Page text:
private static ImageFromDockerfile buildImageDockerfile() {
        return new ImageFromDockerfile()
                .withFileFromFile(ARCHIVE_NAME, new File(DISTRIBUTION_DIR, ARCHIVE_NAME))
                .withDockerfileFromBuilder(builder -> builder
                        .copy(ARCHIVE_NAME, "/app/" + ARCHIVE_NAME)
                        .entryPoint("java", "-jar", "/app/" + ARCHIVE_NAME)

Listing 3. Creating and starting a container as test fixture

I want to point out of a couple of interesting pieces in the listing. The Dockerfile consists of only three instructions. It uses the base image named openjdk:jre-alpine to make the resuting image as small as possible. Then it copies the JAR file and points the java command to it as entrypoint. When starting the container, test execution blocks until the Spring Boot application becomes "healthy". In this case, the application uses Actuator to expose a health status endpoint.

Using the JAR file for running the application in a container may not be the most performant option. Every single change to the source code will result in the need to rebuild the archive.

The better alternative is to define the Dockerfile in a way that creates separate layers for external dependencies, resources files and class files. That way, Docker can cache unchanged layers. You will also want to disable automatic deletion of images for TestContainers.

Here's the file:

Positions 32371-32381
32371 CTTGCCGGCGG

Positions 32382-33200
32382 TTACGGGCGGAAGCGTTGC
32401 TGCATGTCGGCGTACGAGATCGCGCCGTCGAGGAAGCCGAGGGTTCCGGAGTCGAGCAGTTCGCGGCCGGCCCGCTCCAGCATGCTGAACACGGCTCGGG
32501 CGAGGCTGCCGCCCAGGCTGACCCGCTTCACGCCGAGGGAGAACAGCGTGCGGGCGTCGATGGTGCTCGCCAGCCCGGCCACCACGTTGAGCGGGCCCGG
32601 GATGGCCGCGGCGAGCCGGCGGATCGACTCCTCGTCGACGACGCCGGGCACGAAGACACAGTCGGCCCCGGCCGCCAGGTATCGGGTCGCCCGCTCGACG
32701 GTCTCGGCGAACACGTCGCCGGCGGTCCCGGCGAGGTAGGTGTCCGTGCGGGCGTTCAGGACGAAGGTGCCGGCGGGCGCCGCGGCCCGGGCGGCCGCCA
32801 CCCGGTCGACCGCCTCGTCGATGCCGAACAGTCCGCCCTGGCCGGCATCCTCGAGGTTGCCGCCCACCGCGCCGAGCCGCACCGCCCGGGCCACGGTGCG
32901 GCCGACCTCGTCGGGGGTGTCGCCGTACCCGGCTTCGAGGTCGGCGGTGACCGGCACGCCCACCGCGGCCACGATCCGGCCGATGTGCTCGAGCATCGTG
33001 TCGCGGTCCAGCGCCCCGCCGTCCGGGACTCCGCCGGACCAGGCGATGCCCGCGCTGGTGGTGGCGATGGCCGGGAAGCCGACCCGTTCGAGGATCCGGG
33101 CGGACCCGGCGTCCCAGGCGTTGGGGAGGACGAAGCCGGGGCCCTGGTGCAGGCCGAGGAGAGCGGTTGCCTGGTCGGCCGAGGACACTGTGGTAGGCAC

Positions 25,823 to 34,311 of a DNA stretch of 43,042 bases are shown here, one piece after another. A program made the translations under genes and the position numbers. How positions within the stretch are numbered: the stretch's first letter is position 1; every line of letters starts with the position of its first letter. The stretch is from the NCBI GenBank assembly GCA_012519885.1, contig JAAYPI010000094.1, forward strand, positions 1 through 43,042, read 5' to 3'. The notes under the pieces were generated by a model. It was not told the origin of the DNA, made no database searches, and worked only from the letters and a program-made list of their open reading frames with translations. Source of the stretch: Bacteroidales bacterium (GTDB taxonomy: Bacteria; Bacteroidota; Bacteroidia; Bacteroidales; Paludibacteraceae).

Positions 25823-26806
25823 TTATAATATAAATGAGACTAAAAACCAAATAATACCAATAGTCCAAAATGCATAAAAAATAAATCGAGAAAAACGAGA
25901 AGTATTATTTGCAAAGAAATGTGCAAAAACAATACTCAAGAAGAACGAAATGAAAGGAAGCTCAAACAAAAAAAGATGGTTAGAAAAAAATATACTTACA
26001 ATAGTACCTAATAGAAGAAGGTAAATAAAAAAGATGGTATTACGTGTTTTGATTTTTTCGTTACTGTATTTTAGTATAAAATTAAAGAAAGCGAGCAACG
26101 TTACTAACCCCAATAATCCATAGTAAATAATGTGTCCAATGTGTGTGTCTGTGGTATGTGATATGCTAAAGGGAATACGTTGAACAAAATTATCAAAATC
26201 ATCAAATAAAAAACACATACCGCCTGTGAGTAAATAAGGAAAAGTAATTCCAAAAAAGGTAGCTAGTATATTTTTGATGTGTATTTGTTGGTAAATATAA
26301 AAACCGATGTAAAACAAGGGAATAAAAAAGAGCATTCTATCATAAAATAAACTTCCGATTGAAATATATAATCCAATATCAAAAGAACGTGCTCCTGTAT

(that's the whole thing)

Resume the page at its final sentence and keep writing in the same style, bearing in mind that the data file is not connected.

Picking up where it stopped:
It’s the test cases' responsibility to verify the application’s endpoints by making a HTTP call and inspecting the response. The GenericContainer class exposes methods for retrieving the the container’s IP address and its exposed ports. With this information, you can determine the endpoint URL exposed by the container, as shown in listing 4.


@DisplayName("can retrieve all items before and after inserting new ones")
void retrieveAllItems() {
    // Use endpoint URL to make HTTP calls

private URL buildEndpointUrl(String context) {
    StringBuilder url = new StringBuilder();

    try {
        return new URL(url.toString());
    } catch (MalformedURLException e) {
        throw new RuntimeException("Invalid URL", e);

Listing 4. Building the endpoint URL for the container

Executing the test from the build works just fine. But what about running tests in the IDE?

Executing tests from the IDE

Developers live and breathe in the IDE. Unfortunately, the integration between the IDE and a build tool is not as tight as it could. For example if you execute the same test case from the IDE, you’d run into a similar exception shown below.

	at java.base/jdk.internal.reflect.NativeConstructorAccessorImpl.newInstance0(Native Method)
	at java.base/jdk.internal.reflect.NativeConstructorAccessorImpl.newInstance(NativeConstructorAccessorImpl.java:62)
	at java.base/jdk.internal.reflect.DelegatingConstructorAccessorImpl.newInstance(DelegatingConstructorAccessorImpl.java:45)
Caused by: java.lang.NullPointerException
	at java.base/java.io.File.<init>(File.java:276)
	at com.bmuschko.todo.webservice.ToDoWebServiceFunctionalTest.<clinit>(ToDoWebServiceFunctionalTest.java:23)
	... 44 more

Obviously, the system properties we set in the build file couldn’t not be resolved. Even if you’d create the system properties, you’d still have an issue when changing the source code. By default, test execution from the IDE doesn’t create the JAR file. As a result, the latest changes wouldn’t be reflected in the binary file leading to incorrect behavior.

So what can you do to run the tests from the IDE? Really, the only option you have at the moment is to delegate test execution to the build. In IntelliJ, this setting is configurable.